Table 2. Best-fit models of the relationship between parasite prevalence and host life-history and ecological variables in Palearctic birds.
| Body mass||0.174 (0.101)||0.243||1||2.94||0.088||0.52|
| Survival rate||0.252 (0.127)||0.325||1||3.95||0.049||2.18|
| No. of parasite species||0.538 (0.094)||2.694||1||32.70||< 0.001||24.63|
| Leucocytozoon||−0.211 (0.092)||0.429||1||5.20||0.024||2.94|
| Migrant||0.176 (0.079)||0.407||1||4.94||0.028||3.25|
| Age at first reproduction||−0.333 (0.127)||0.562||1||6.82||0.010||4.53|
| Error|| ||11.042||134|| || || |
| Body mass||0.339 (0.047)||3.099||1||51.78||< 0.001||45.16|
| Colonial||0.195 (0.046)||1.052||1||17.57||< 0.001||13.93|
| Migrant||0.132 (0.046)||0.487||1||8.15||0.005||5.52|
| No. of parasite species||0.364 (0.049)||3.282||1||54.84||< 0.001||38.97|
| Trypanosoma||0.350 (0.049)||3.021||1||50.48||< 0.001||56.34|
| Error|| ||15.083||252|| || || |
| No. of parasite species||0.322 (0.062)||1.145||1||27.24||< 0.001||18.79|
| Trypanosoma||0.121 (0.062)||0.162||1||3.87||0.050||2.84|
| Error|| ||10.80||257|| || || |
| Body mass||−0.170 (0.053)||0.390||1||10.19||0.001||10.30|
| Leucocytozoon||0.558 (0.053)||4.209||1||109.79||< 0.001||96.22|
| Error|| ||9.813||256|| || || |
Table 3. Best-fit models of the relationship between parasite prevalence and host life-history and ecological variables in Palearctic birds based on independent contrasts.
| Body mass||0.088 (0.081)||0.032||1||1.20||0.275||−0.75|
| No. of parasite species||0.482 (0.092)||0.735||1||27.22||< 0.001||23.64|
| Leucocytozoon||−0.314 (0.101)||0.258||1||9.57||0.002||7.59|
| Max. number of broods||−0.216 (0.093)||0.144||1||5.34||0.022||3.44|
| Colonial||−0.127 (0.084)||0.063||1||2.32||0.130||0.39|
| Migrant||−0.158 (0.090)||0.083||1||3.06||0.083||1.14|
| Error|| ||3.46||128|| || || |
| Body mass||0.149 (0.067)||0.047||1||4.93||0.028||3.11|
| No. of parasite species||0.410 (0.067)||0.361||1||37.72||< 0.001||> 10|
| Haemoproteus||−0.172 (0.064)||0.069||1||7.17||0.008||5.37|
| Trypanosoma||0.379 (0.067)||0.305||1||31.89||< 0.001||> 10|
| Max. of number of broods||−0.314 (0.069)||0.195||1||20.36||< 0.001||> 10|
| Nestling period||−0.177 (0.073)||0.056||1||5.82||0.017||4.01|
| Colonial||−0.155 (0.064)||0.055||1||5.78||0.018||3.96|
| Migrant ||−0.163 (0.069)||0.053||1||5.53||0.020||3.72|
| Error|| ||1.206||126|| || || |
| Body mass||−0.154 (0.092)||0.021||1||2.77||0.10||0.81|
| No. of parasite species||0.292 (0.082)||0.095||1||12.57||< 0.01||10.27|
| Nestling period||0.207 (0.097)||0.034||1||4.53||0.035||2.56|
| Colonial||−0.130 (0.087)||0.017||1||2.23||0.137||0.27|
| Error|| ||0.990||130|| || || |
| Body mass||−0.036 (0.084)||0.000||1||0.189||0.665||−1.81|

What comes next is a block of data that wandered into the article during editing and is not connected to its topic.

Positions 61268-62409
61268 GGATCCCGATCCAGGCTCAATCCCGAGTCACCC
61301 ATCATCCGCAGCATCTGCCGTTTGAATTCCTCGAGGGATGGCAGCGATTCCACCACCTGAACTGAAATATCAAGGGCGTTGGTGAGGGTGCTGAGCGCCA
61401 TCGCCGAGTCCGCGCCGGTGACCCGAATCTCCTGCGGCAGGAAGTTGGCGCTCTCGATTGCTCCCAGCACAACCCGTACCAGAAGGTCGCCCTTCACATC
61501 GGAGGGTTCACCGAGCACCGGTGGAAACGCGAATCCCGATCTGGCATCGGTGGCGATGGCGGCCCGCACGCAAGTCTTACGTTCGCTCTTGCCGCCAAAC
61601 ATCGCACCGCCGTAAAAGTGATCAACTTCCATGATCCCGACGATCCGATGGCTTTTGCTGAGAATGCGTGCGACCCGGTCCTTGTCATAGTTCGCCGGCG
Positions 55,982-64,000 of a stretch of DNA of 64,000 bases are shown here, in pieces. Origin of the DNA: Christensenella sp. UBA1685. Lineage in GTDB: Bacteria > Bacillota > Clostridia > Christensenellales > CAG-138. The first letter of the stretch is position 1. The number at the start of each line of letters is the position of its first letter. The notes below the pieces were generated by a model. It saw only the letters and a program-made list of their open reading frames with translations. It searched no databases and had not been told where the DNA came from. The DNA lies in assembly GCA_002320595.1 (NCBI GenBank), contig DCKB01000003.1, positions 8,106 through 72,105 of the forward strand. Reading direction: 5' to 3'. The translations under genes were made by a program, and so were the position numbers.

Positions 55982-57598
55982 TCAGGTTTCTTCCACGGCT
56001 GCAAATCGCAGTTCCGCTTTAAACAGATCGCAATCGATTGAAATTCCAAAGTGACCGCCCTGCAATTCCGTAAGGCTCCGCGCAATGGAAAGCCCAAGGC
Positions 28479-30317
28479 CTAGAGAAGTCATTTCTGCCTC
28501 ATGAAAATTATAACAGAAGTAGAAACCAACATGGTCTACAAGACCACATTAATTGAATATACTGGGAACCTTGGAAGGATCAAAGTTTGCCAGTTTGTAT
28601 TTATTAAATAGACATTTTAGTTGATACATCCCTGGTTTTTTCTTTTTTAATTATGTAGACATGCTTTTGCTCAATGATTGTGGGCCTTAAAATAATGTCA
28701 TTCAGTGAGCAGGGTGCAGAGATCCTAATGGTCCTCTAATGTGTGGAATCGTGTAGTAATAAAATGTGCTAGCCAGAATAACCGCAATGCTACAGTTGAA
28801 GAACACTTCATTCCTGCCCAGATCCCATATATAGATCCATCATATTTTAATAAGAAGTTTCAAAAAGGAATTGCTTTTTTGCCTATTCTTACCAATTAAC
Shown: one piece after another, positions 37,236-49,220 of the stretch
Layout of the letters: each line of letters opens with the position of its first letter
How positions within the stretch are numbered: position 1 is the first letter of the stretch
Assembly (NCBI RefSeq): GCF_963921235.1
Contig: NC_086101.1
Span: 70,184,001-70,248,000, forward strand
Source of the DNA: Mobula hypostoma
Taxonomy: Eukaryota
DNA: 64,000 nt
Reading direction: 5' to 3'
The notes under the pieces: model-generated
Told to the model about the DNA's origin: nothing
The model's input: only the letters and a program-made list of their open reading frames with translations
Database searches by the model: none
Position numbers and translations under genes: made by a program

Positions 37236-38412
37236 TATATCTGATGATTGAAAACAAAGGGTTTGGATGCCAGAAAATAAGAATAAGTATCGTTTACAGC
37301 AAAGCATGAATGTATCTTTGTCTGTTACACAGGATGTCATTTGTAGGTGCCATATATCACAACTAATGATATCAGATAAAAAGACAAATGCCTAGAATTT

| Leucocytozoon||0.555 (0.069)||0.333||1||63.60||< 0.001||51.32|
| Nestling period||0.179 (0.077)||0.028||1||5.37||0.022||3.48|
| Migrant||−0.147 (0.070)||0.023||1||4.43||0.037||2.48|
| Age at first reproduction||−0.163 (0.079)||0.022||1||4.23||0.042||2.38|
| Error|| ||0.676||129|| || || |
Figure 2. Relationship between parasite prevalence and number of blood parasite species infecting different species of birds of the Western Palearctic. The lines are regression lines based on weighted analyses (see Methods) for (a–c) species-specific data and (d–f) independent contrasts.
Download figure to PowerPoint
The best-fit model for the prevalence of Leucocytozoon accounted for 54% of the variance, and included body mass, number of blood parasite species, prevalence of Haemoproteus and Trypanosoma, maximum number of broods, nestling period, coloniality and migration as explanatory variables. All these variables remained significant in an analysis based on independent contrasts (Tables 2 and 3).
The model for Plasmodium prevalence based on independent contrasts included the number of parasite species, duration of the nestling period and coloniality as explanatory variables (Table 3). The prevalence of Trypanosoma was mainly predicted by the prevalence of Leucocytozoon, although nestling period, migration and minimum age at first reproduction also entered a model based on independent contrasts (Tables 2 and 3).
The results of our study do not seem to be biased by heterogeneity in sampling effort among host species. Additional analyses including sampling effort as an explanatory factor, using a threshold criterion of a minimum sample size of 20 individuals per species, or not considering the issue of sample size confirmed the main results of the study (see Appendix S3 for a summary of these results).
- Top of page
- Supporting Information
We analysed an extensive data set on parasite prevalence of the four most common avian blood parasite genera and overall parasite species richness, together with ecological and life-history variables of 263 species of Western Palearctic birds. Parasite species richness was an important predictor of interspecific variation in the prevalence of Haemoproteus, Leucocytozoon and Plasmodium, which may have major implications for understanding the impact caused by these blood parasites on their avian hosts.